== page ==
Everyone knows how the fairy tales end: They all lived happily ever after.
Yeah, right. But why should the princess marry the boring prince and not go off on an adventure of her own? The witch probably had a good point to make. And the youngest son had the advantage of learning from his siblings’ mistakes – he’s hardly a hero. Happy ever afters are a lie.
In our cynical, post-post-modern world isn’t needing happy endings in stories twee, or childish or – worst of all possible crimes – naïve? But we do need them, and the darker the world gets, the more important they become.
We live in unsettled, upsetting times. Trump, Brexit, trigger fingers near nuclear buttons, glaciers sliding into warming oceans, big business triumphing over the communal good. The voices that are heard are not ours. We do not prevail. And it’s not just that there’s an orange maniac with his finger on the button, or the jumpiness that comes with the reality of being in a big city in anxious times. There are all the other things that shake us and shape us – our own private losses and worries. It all makes us sore at heart.
A story probes our sore hearts – does it hurt here? Here? How about here? – and then reminds our hearts how to feel whole and good.
So there are big, frightening things in the old stories. Everything fractures – parents do not love, home is far away, lovers betray, rulers rule badly, brothers and sisters are separated –all peace is stripped away. And then, after you’ve gone there, after you’ve felt how bad it can get, there is a climb back to justice, love and wholeness. They all live happily ever after.
But happy endings aren’t about sentimentality or some sickly-sweet Disney version of reality; the stories we tell – they’re about us. And the people in them, they’re us. So we need to know that when the two older sons have failed, the third will succeed. In stories the world gets dismantled and the suspense and excitement comes from understanding it will be rebuilt. If it isn’t, then it’s not just unsatisfying, it’s unfair, unjust and makes us unhappy because we’ve lost all power to make things better.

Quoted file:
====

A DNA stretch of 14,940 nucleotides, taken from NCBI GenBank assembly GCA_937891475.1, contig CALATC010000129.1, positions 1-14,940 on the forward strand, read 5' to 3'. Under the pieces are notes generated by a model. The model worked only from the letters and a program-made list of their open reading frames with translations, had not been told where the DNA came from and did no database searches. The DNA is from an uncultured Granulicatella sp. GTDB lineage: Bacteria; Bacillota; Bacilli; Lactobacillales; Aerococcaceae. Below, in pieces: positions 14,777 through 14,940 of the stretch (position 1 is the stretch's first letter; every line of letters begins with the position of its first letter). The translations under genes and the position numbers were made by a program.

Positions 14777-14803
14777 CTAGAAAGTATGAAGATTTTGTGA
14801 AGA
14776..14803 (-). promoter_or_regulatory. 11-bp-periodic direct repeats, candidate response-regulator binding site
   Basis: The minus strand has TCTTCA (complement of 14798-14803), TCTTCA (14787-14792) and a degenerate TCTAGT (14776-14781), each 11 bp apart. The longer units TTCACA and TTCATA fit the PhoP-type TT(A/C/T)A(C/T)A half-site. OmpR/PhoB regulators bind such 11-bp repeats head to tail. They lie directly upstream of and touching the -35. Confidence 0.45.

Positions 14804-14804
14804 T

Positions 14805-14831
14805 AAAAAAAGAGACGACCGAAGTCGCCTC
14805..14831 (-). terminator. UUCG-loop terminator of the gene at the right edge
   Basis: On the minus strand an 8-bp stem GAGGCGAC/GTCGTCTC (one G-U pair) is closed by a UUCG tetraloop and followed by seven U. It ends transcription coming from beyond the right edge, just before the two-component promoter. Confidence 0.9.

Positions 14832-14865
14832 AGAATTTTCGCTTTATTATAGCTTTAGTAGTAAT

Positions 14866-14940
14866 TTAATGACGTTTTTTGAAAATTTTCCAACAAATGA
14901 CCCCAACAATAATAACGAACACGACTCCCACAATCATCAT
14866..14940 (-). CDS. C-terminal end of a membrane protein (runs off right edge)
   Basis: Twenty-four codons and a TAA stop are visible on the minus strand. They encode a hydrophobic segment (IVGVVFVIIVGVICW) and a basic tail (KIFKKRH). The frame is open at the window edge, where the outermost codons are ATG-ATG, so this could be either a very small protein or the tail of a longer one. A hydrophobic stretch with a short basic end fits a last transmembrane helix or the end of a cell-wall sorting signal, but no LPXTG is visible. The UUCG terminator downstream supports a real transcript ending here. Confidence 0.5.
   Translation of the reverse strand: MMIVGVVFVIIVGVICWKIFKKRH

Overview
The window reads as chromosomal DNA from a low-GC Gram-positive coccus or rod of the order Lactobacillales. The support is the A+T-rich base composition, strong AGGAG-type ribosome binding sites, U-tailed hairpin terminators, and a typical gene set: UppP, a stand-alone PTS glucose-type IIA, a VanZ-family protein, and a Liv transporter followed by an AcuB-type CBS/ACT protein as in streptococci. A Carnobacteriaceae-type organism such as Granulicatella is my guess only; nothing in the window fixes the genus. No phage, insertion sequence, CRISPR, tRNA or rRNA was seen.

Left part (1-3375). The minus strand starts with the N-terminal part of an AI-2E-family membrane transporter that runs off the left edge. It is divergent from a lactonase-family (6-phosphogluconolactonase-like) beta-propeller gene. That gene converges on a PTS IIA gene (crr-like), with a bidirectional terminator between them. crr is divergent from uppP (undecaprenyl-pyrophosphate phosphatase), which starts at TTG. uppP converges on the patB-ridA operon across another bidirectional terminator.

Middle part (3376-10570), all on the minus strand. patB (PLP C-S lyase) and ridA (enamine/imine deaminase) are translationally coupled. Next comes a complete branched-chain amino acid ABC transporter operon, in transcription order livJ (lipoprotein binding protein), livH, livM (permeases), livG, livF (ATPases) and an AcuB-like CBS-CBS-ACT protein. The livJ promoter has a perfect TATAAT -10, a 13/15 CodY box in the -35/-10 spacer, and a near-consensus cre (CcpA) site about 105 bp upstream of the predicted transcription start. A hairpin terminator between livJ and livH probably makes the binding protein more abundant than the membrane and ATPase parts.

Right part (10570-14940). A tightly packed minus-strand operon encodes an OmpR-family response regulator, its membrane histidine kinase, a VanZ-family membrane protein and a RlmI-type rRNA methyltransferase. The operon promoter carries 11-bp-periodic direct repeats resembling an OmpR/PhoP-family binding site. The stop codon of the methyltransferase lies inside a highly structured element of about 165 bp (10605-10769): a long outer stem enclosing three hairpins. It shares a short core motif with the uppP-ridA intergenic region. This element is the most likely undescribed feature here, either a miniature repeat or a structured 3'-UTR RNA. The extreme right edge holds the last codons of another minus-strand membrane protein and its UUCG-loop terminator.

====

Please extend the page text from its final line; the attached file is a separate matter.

The storytelling we do uses traditional, old stories. Not old-fashioned, old. And they’ve survived for all this time because they are important and relevant and they tell us things about ourselves and about ourselves in the world. They might be angry Kings instead of insane Presidents, or curses instead of man-made famines but they threaten the world and the people in it, just the same.
Cliff-hangers and shock endings are great, of course. A cliff hanger, a shock-horror screamer of a non-ending that leaves you yelping and gawping, is a lot of fun, and powerful. But only if everyone is in on the game. Then it’s a rewarding, tingling delight. And it can be an alarm rung close to your ear, a wake-up call to arms that says ‘it’ll only be OK if things change, if we do things differently from this.’
But a cliff hanger only works if the happy ending, that satisfying tying up, the breath of relief, is the rule that the cliff-hanger breaks.
Let’s have stories – legends, folktales, wonder tales, old stuff, new stuff- with happy endings. Let us give ourselves the strength and courage to live and love and make our voices heard.
Of course, there’s a lot to be gained from a tragic ending too, but that, as they say, is another story…
Alys Torrance and Lucy Lill
Story Jam is south London’s popular longstanding storytelling night. You can catch top tellers and songsters at Canada Water Theatre on Thursday 19th October and Thursday 7th December at 7.30pm and at the Albany on Thursday 7th November at 7.30pm. Each show features a different line-up and tales from every corner of the world.